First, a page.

The U.S. government’s 1937 Marihuana Tax Act made marijuana possession illegal throughout the country and the Controlled Substances Act of 1970 continued the federal ban.
Many states, however, have recognized that marijuana use can be beneficial for patients with some debilitating diseases and several states passed laws allowing its use for medical reasons.
Michigan’s voters will decide Nov. 4 if the state will join the others who allow marijuana use for specified medical conditions, although the U.S. Supreme Court ruled in 2005 that the federal government can still prosecute patients using marijuana for medical reasons.
‘… her nausea disappeared’
Dr. George Wagoner of Manistee said the proposal is flawed, but he supports it and said he will do everything he can for the rest of his life to make marijuana available for medical use.
The proposal is flawed, Wagoner said, because it still will not allow doctors to prescribe marijuana to people who need it, but it will at least make it legal for people to use it in Michigan for medical reasons.
Wagoner made his decision to support legalization of marijuana for medical use after seeing how it helped ease his wife’s suffering before her death of ovarian cancer in July.
Beverly Wagoner’s cancer was diagnosed in January and she suffered from severe nausea after chemotherapy treatments and could not eat.
“She took all the prescribed medications but they didn’t work,” he said. “There was Zofran, and that cost $47 a pill but the good news was I could afford them, but it didn’t work. It helped a little bit but didn’t help her quality of life.”
Wagoner said he discussed the issue with his family physician, who told him he’d heard for 20 years that marijuana use was good for treating nausea caused by chemotherapy. That doctor couldn’t prescribe marijuana for Beverly, but did prescribe Merinol, which is a synthetic form of THC, the active ingredient in marijuana.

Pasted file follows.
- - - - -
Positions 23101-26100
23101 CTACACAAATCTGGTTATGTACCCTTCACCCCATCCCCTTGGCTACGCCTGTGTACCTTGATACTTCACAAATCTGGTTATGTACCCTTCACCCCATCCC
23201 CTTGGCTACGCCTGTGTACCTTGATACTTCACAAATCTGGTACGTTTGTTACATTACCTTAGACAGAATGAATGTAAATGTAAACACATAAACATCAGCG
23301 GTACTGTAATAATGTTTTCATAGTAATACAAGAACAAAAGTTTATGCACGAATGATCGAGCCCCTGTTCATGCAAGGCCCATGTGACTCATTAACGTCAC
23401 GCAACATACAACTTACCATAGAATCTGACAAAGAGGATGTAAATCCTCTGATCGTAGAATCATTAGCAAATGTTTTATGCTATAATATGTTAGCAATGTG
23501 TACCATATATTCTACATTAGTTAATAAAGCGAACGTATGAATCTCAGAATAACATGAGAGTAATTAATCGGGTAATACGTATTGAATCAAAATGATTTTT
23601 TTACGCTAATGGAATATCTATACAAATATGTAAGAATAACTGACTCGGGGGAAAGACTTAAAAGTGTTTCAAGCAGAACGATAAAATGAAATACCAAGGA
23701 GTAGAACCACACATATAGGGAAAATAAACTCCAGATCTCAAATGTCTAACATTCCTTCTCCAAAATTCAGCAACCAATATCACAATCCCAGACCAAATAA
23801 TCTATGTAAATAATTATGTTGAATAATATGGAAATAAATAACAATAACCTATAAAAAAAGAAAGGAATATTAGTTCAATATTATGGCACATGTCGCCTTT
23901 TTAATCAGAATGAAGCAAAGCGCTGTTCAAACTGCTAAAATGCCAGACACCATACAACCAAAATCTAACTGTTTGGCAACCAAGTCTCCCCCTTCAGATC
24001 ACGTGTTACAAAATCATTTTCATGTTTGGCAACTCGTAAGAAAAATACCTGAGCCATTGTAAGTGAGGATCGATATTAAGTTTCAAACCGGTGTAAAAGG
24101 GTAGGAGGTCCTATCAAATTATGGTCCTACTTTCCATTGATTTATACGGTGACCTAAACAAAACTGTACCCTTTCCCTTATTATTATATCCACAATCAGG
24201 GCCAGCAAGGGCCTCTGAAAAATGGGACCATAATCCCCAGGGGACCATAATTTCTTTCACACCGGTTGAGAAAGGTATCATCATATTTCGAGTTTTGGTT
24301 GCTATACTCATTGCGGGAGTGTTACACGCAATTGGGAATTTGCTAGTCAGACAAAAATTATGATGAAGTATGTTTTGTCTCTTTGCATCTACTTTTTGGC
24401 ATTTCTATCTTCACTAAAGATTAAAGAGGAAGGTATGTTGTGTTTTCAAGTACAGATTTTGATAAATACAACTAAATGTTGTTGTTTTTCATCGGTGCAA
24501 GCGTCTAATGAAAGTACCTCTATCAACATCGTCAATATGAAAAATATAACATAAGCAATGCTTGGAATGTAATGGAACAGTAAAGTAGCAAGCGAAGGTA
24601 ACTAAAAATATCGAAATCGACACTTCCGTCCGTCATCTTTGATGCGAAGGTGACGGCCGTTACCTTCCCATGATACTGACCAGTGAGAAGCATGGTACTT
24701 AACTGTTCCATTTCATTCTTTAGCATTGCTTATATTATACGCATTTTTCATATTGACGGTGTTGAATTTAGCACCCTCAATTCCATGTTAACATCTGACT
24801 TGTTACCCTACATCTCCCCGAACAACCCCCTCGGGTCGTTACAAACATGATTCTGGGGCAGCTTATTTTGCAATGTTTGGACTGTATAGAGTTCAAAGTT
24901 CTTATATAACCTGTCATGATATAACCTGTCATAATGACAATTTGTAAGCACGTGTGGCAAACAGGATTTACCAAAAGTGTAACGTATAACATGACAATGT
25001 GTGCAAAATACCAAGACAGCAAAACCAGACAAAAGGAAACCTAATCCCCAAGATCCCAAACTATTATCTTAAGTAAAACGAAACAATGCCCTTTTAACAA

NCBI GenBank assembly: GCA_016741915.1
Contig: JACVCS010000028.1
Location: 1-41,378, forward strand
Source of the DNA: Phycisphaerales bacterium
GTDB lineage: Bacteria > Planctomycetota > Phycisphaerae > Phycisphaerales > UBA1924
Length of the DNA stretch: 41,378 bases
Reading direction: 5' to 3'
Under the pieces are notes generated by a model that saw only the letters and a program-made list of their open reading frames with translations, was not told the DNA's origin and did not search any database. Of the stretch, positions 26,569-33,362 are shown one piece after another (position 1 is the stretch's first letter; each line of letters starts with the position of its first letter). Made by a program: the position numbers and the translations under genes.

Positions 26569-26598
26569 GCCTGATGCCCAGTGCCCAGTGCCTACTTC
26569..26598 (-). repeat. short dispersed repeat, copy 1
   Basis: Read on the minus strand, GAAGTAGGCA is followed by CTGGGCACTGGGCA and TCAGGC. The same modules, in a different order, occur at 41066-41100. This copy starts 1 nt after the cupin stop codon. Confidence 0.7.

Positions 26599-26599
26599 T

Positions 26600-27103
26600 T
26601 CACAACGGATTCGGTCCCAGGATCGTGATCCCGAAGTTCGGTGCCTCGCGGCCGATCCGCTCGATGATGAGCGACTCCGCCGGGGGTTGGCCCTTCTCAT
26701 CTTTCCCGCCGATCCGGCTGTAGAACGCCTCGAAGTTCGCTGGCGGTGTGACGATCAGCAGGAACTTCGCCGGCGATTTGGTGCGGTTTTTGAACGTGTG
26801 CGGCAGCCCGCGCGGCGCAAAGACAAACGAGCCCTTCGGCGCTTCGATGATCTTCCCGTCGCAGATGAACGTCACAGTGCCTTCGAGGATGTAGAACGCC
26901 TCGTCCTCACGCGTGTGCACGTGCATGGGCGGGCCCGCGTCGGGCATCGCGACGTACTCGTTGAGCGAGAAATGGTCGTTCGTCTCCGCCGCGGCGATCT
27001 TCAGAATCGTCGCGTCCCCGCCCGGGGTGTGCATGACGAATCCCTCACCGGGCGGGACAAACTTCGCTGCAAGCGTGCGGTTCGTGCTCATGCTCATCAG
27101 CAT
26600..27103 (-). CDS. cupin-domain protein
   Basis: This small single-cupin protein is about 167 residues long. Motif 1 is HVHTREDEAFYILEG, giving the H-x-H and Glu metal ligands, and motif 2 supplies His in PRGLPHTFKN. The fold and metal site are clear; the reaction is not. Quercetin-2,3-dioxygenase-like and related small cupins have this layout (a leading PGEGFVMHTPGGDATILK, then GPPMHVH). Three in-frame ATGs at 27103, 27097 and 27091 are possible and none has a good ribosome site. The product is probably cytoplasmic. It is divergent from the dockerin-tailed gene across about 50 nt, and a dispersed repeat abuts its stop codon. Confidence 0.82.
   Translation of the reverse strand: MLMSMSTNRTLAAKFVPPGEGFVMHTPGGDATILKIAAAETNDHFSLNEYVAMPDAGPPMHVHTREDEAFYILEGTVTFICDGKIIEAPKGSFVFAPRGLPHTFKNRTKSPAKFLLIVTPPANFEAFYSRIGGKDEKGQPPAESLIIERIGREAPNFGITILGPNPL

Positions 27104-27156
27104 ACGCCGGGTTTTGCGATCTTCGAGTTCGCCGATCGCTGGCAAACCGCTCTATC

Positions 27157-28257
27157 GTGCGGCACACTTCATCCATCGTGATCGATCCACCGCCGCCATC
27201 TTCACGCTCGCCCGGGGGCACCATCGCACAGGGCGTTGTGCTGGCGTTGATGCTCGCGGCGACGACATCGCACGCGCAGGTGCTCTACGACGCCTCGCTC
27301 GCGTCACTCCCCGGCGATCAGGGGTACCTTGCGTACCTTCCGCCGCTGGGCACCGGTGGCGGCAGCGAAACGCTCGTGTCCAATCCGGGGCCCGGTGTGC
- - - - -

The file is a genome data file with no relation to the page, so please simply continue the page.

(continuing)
“My wife took one pill and then a second (hours later) and it lessened the nausea, but produced hallucinations and she wouldn’t take it anymore,” Wagoner said. “I was feeling pretty helpless at this time and told my friends in Manistee if I could purchase marijuana I certainly would.
“The next day, a small amount of marijuana appeared in my kitchen,” he said.
He and Beverly had no experience with marijuana or smoking so they had to figure out a way to use it.
His first attempt was to make tea with some marijuana leaves.
“She promptly threw it up,” he recalled, adding that he couldn’t put it in brownies because she couldn’t eat them.
He then looked for a pipe at local gas stations, but didn’t find any so he decided to make a pipe at home using wood for a bowl and a plastic straw for a stem.
“I put a pinch of marijuana in that bowl and lit it and my wife took two breaths, two breaths, that’s all, and her nausea disappeared. It just left for the first time in hours,” Wagoner said.
Beverly’s nausea disappeared for six hours at a time as she repeated her smoking for three or four days, he said, until the worst of her nausea was over.
“It was very, very effective and the only drug that was effective,” he said.
Wagoner noted that doctors can prescribe morphine for patients but not marijuana and said the government’s classification system for the drugs is wrong. He said he’s working to push for reclassification.
“But that’s going to take a long time and I feel it’s far too important to wait — there are many people on chemotherapy now and they shouldn’t be made to wait for it,” he said.
He’s also heard marijuana may help in the treatment of diseases, but said he’ll leave those potential benefits for others to study.
Wagoner attended a recent meeting of the Michigan Sheriff’s Association, he said, and learned the organization is taking a stand against Proposal 1.
“I certainly wouldn’t want to make their job harder, but street use is a different story,” he said about marijuana, adding that he believes it is already available illegally in every town in the country and doesn’t think Proposal 1 would make a difference to street use of the drug.
“I’ll do everything I can the rest of my life to make marijuana available for medical use,” Wagoner said. “People should not have to break the law, as I did, to obtain relief.”
‘… more harm than good’
Mason County Sheriff Hartrum opposes the proposal.
“I think marijuana is bad in the first place and I think the use of medical marijuana should be dictated by science, not public opinion,” Hartrum said.
“I think ultimately, it will do more harm than good,” he said about the possibility of the proposal passing. “The reality is that marijuana is a gateway to other drugs and once it’s legalized for one use … special interest groups will chip away at the legislation in attempts to get it legalized.
“It’s a slippery slope.”
Hartrum also said he’s not sure people need to use marijuana for medical reasons because he said there are other medicines patients can use in place of the illegal drug.
And the law would cost taxpayers money, he said.
“It would be hard to enforce and you would have to create a new bureaucracy to govern it and we don’t have the money to fund the bureaucracy we have now,” Hartrum said.
Kevin Braciszeski - Daily News Staff Writer
Thursday, October 16, 2008